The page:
It has been found that effect of catalyst pretreatment is much greater than that of adding other materials to the catalyst. The pretreatment has little effect upon the product distribution, but primarily upon activity and life. The catalyst pretreatment must be carried out at low pressure, either normal or subatmospheric, the pretreating gas varying in composition from CO alone to water gas or even synthesis gas. When pretreating with CO alone, a typical example would be to use  1/10 atms. absolute pressure at 320 C. and passing 4 liters of CO (NTP) per hours over 10 gms. of Fe for 25 hours. A rate of 25 1. of gas can be employed in conjunction with a total reduction time of 4 hours. With water gas a temperature of 240-250C is employed during the reduction. The more hydrogen is present in the reduction gas, the less is the tendency to build up carbon during the reduction and the synthesis that follows. The reduction with CO alone does result in the formation of specially active catalysts; however, the highly active catalysts tend to give carbon deposition. In the preparation of the iron catalyst, it was found that the use of pure ferrous or pure ferric compounds is not desirable, while a mixture of the two produces good results. The ratio of ferrous to ferric compounds in the mixture is not important, and wide limits can be tolerated. Ferrous chloride in dilute solution (50 g. Fe per liter of solution) and ferric nitrate are precipitated very rapidly at the boiling point. The precipitate is quickly filtered, washed free of alkali, the mixed with water and potassium  carbonate is added in the required amount. Actually, all sorts of potassium salts can be used to provide the alkali. The catalyst is dried in air, since the oxidation that takes place does not matter, and then subjected to the pretreatment.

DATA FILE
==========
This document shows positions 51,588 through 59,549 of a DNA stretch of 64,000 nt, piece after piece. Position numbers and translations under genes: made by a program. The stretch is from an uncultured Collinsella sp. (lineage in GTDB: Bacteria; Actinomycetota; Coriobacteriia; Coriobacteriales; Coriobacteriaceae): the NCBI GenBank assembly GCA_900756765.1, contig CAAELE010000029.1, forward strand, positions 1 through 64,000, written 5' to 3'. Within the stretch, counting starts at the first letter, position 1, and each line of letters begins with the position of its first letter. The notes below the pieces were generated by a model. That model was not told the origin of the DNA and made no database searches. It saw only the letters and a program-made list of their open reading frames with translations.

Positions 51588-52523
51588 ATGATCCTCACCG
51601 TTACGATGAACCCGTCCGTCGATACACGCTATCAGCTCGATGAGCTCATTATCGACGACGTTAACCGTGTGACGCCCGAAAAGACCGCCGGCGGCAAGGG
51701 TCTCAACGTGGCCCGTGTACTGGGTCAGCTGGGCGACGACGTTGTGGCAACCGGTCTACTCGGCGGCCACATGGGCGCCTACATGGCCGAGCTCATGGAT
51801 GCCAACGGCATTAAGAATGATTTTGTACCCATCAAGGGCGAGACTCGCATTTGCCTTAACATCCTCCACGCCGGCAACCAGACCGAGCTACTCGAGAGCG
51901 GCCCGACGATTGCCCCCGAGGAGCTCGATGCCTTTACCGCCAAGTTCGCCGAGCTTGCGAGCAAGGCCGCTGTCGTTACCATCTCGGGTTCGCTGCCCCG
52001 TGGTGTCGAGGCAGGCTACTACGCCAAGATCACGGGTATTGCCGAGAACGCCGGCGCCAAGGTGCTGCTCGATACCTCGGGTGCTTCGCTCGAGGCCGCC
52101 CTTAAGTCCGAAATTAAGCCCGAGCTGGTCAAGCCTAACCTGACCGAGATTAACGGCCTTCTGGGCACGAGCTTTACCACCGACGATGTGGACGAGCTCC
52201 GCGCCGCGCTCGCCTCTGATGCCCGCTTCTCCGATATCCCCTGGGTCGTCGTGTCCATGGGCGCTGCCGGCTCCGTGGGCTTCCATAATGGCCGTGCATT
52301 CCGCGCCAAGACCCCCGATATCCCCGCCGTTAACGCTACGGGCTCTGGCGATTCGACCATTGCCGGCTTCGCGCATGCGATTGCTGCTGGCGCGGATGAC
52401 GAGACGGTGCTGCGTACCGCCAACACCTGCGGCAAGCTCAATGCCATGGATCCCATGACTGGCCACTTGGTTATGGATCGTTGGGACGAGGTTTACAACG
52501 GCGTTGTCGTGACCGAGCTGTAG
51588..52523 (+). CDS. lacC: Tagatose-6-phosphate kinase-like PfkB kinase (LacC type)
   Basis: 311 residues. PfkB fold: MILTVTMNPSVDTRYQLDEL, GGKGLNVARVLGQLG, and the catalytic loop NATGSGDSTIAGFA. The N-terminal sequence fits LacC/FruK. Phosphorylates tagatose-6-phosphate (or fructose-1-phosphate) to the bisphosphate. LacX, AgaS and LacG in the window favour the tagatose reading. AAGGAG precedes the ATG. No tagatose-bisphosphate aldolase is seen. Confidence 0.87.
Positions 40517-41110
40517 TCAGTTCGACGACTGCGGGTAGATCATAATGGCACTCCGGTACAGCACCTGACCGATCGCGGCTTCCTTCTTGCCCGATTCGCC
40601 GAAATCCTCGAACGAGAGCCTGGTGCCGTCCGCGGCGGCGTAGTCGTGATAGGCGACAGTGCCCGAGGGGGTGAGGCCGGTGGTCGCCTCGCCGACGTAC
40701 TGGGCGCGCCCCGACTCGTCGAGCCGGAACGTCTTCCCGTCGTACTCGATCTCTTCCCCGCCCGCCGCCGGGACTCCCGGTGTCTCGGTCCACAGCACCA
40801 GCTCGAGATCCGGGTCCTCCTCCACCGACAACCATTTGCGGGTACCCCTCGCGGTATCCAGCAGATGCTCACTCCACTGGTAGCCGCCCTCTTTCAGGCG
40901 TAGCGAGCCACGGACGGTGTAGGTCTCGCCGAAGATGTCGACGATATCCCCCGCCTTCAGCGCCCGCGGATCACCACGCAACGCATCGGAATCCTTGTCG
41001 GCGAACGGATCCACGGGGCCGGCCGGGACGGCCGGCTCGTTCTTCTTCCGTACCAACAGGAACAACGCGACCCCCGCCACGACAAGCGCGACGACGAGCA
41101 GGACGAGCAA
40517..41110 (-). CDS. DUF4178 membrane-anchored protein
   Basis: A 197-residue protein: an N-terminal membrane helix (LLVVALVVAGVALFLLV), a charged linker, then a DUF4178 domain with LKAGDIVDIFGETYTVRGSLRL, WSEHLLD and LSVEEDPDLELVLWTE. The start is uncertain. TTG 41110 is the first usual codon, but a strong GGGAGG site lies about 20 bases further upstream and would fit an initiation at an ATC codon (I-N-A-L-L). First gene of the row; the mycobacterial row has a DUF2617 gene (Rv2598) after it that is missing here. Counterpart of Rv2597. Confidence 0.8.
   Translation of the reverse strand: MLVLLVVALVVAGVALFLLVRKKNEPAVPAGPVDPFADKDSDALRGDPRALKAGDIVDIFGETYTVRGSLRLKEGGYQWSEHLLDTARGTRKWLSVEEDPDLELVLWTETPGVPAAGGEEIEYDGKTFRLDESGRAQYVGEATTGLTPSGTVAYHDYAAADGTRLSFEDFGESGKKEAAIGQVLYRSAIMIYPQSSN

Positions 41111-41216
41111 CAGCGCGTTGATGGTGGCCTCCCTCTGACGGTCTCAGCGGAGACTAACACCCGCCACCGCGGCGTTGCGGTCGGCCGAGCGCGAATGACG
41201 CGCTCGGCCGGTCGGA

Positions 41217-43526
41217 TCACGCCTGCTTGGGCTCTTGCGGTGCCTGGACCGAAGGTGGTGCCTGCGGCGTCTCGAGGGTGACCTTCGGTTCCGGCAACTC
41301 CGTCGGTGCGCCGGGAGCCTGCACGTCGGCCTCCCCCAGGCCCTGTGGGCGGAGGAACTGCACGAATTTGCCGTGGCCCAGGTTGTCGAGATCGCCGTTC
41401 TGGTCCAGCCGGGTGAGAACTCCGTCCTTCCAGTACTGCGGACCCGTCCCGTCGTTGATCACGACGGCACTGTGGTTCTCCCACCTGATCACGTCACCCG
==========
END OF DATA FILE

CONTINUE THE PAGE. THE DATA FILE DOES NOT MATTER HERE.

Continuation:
e) Magnetic-chemical investigation of the Iron catalyst.

The magnetic-chemical investigation of the iron catalyst was undertaken by Pichler in connection with the mechanism of the reaction and changes in the catalyst during its lifetime. The work was started in 1944 and is being continued at the present time. The earlier theories on the carbides of iron were that higher carbides are formed during the synthesis and are necessary for its reaction. By higher carbides are meant Fe2C and possibly even more carbon rich iron compounds. The present study showed that, although higher carbides can be formed at 220C., these decompose at higher temperatures (such as 300-400C.), leaving Fe3C as the only stable component. It was found that the most active catalysts were those containing the most Fe3C. When the catalyst is pretreated at vacuum, that is at about 1/10 atms absolute pressure, more Fe3C is obtained than when the pretreatment is carried out at atmospheric pressure. During the synthesis, the amount of Fe3C decreases as the catalyst loses activity, while the concentration of Fe3O4 increases. An equilibrium, or possibly a pseudo-equilibrium mixture of Fe3C and Fe3O4 appears to exist in the catalyst. Thus, when a catalyst containing this apparent equilibrium mixture is used in the synthesis, there is no rapid drop in activity, while with a higher concentration of Fe3C an initial decrease in activity is observed.

In previous work, attempts were made to prepare Fe2C. This was done by passing hydrogen over iron oxide to get reduction and then passing CO over it. The amount of CO2 formed was measured. Then H2 was again passed over the catalyst at higher temperatures and the amount of methane formed was determined. From the data it was concluded that Fe2C has been formed under these conditions. However, later magnetic (Curie point) measurements showed that Fe3C is also present. This indicates that, along with Fe2C and Fe3C, a third carbide must be present, and this compound must still be richer in carbon than Fe2C. In other words, the Fe3C cristallites must therefore be embedded in a phase the C=Fe ratio of which exceeds 2=1 ,and indeed, additional Curie points were observed but not identified.